PRINCETON — Click here to see video of court hearing:
A Mercer County pit bull owner is hoping a circuit court judge will rule that a municipal court cannot order the destruction of the dog she calls “her baby.”
Estella Mae Robinson, 47, of Bluefield appeared Wednesday in Mercer County Circuit Court to appeal a city court order calling for the destruction of her pit bull. The dog, Major, has been at the Mercer County Animal Shelter since March when he bit Animal Control Officer Randall Thompson, she said.
Bluefield City Attorney Brian Cochran said the hearing before Circuit Court Judge William Sadler had nothing to do with the city’s current ban on pit bulls. The city ordered the dog to be put down before the most recent pit bull ordinance was enacted.
“The municipal court ordered a vicious pit bull to be destroyed, and the defendant has appealed the ruling to this court,” Cochran said before the hearing.
The city ruled in April that the dog had to be destroyed.
Sadler deferred making a ruling Tuesday, and said he hoped to make one within a week.
Attorney Gerald Linkous, an assistant public defender representing Robinson, argued that according to West Virginia State Code 19-20-20, only magistrates and circuit judges could order that an animal be put down.
The state code does not say Bluefield cannot have its pit bull ordinance, but it does restrict who can issue an order to destroy an animal, Linkous said. The city would need to submit such cases to magistrate court or county circuit court.
Cochran countered W.Va. Code 8-12-5 (26) does give municipalities the authority to destroy vicious dogs.
In April, Robinson pleaded guilty to harboring a vicious dog and allowing a dog to run at large, Cochran said. She was sentenced to 10 days in jail, but this sentence was suspended; she was ordered to pay a fine and court costs.
The city court ordered a stay on destroying the pit bull so Robinson would have 30 days to find him a home outside the city, Cochran said. She was required to get an expert’s report verifying the dog could be rehabilitated, but no report was produced.
West Virginia State Code does not allow a defendant to appeal a municipal court order if the defendant was represented by counsel at the time the order was entered, Cochran said. An appeal can be made when the municipal court lacks jurisdiction. The argument now before Judge Sadler is whether the municipal court has the authority to order a dog’s destruction.
Linkous said the city’s current vicious animal ordinance, which covers dogs and other animals, “goes too far,” and that destroying his client’s pit bull was not part of the plea agreement.
After the hearing, Robinson said her pit bull — Major — was protective of her. She said last March Animal Control Officer Randall Thompson answered a call when her other pit bull, a year-old pup, got off its chain. Robinson said Major bit Thompson on both hands when he slipped off his chain.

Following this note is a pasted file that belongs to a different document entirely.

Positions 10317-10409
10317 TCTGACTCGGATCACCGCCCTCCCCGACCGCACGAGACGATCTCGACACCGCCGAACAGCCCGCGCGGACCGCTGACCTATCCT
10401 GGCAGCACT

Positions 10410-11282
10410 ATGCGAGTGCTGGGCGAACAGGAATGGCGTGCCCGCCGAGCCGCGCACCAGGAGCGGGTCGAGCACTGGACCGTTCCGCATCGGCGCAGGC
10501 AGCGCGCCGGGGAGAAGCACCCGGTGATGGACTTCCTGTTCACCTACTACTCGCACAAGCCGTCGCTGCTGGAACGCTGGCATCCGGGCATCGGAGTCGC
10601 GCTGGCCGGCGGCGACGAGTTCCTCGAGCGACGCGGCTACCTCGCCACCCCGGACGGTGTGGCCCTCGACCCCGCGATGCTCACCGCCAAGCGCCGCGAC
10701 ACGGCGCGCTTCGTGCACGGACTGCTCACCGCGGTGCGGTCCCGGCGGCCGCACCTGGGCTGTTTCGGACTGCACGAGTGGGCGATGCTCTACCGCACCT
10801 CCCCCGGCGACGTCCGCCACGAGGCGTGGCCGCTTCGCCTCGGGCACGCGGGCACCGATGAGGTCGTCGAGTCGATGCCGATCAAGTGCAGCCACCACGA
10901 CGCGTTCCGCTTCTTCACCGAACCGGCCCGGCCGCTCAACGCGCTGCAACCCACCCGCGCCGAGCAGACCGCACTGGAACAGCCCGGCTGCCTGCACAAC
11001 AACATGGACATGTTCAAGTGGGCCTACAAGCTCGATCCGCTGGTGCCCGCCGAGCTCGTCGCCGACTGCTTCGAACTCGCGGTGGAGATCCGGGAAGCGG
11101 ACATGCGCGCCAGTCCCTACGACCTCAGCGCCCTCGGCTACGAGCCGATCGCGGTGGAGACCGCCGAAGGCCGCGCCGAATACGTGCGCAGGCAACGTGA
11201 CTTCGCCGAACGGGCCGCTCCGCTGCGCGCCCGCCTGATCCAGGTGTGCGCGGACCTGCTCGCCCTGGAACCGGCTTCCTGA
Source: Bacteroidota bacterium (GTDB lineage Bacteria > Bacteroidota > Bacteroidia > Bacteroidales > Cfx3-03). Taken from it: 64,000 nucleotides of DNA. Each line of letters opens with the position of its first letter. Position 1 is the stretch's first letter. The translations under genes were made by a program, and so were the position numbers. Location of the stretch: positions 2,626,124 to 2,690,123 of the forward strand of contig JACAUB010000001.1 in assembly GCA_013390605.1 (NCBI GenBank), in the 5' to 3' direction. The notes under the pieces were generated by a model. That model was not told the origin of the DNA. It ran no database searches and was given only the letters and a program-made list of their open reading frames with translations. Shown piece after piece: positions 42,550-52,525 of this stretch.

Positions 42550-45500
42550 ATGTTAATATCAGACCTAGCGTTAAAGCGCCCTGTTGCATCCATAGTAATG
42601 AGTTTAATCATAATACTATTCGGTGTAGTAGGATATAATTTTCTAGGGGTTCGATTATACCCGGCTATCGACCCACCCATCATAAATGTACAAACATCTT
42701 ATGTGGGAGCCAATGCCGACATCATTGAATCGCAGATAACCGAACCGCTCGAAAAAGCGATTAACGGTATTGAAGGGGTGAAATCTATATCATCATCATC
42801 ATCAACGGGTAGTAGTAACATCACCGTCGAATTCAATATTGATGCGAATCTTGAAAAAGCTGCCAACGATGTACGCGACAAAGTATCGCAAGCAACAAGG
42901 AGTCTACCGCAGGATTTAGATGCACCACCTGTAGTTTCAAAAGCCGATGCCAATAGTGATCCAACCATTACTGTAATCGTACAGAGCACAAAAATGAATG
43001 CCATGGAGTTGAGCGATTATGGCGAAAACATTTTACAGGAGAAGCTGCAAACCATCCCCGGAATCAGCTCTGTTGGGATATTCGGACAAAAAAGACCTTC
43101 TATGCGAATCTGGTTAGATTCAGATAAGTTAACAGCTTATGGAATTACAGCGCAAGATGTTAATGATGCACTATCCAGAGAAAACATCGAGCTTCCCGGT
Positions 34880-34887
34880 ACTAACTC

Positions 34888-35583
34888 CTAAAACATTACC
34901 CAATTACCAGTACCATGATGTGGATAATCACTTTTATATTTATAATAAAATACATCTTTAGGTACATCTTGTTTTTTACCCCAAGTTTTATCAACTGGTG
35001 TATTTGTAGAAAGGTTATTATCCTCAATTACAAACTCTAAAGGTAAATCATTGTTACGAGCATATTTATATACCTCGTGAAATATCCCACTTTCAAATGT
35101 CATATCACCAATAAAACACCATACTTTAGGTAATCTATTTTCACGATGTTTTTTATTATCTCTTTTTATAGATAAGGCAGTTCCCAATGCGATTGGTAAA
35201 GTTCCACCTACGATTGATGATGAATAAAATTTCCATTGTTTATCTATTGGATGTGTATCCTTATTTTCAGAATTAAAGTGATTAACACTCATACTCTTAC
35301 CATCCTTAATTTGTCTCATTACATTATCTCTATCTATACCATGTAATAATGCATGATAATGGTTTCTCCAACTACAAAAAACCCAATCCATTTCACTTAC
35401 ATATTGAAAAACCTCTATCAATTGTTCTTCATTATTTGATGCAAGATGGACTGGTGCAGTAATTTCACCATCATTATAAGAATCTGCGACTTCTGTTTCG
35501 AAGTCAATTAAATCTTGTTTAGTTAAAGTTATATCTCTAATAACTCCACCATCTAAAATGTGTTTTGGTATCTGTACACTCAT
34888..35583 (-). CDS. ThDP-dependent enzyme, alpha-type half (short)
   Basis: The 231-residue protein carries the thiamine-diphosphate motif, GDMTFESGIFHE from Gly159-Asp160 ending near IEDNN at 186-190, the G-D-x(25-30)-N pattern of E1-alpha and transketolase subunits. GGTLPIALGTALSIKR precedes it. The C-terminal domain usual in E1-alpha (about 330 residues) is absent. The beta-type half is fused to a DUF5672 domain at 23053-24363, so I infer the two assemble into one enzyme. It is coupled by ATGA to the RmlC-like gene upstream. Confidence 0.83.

Major has been held at the Mercer County Animal Shelter since March. Robinson said she has not been able to see him.
“He’s my baby,” Robinson said. “I’ve had him for five years, and I’ve had him since he was a week and a half old. My son gave him to me.”
Major, the runt of the litter, had been rejected by his mother, Robinson recalled. He is the first pit bull she has ever owned. The dog was confiscated last March after he bit Thompson. Robinson had a year-old pit bull pup that had slipped loose from its chain and was wandering around, and the animal control officer was answering a call about the pup. Major then got loose when he saw a stranger in his yard, Robinson said.
“Major’s link (chain) slipped. It was a total accident,” she said.
Robinson said Major’s birthday was Sept. 11, and she hoped to get him back by then.
“I’m hoping to get my baby back,” she said. “He’s not mean, and he’s not vicious.”
The Bluefield Board of Directors voted April 23 to ban pit bulls from the city. Residents were given 10 business days after that date to register their pit bulls with the city. As of May 6, approximately 97 pet owners had registered 133 pit bulls.
City Manager Jim Ferguson said the incident involving Major was one of approximately six incidents involving pit bulls noted prior to March along with incidents across the nation. The city board had already started discussing the possibility of banning pit bulls.
“It wasn’t the one incident,” Ferguson said of Major’s case. “The discussion had already begun.”
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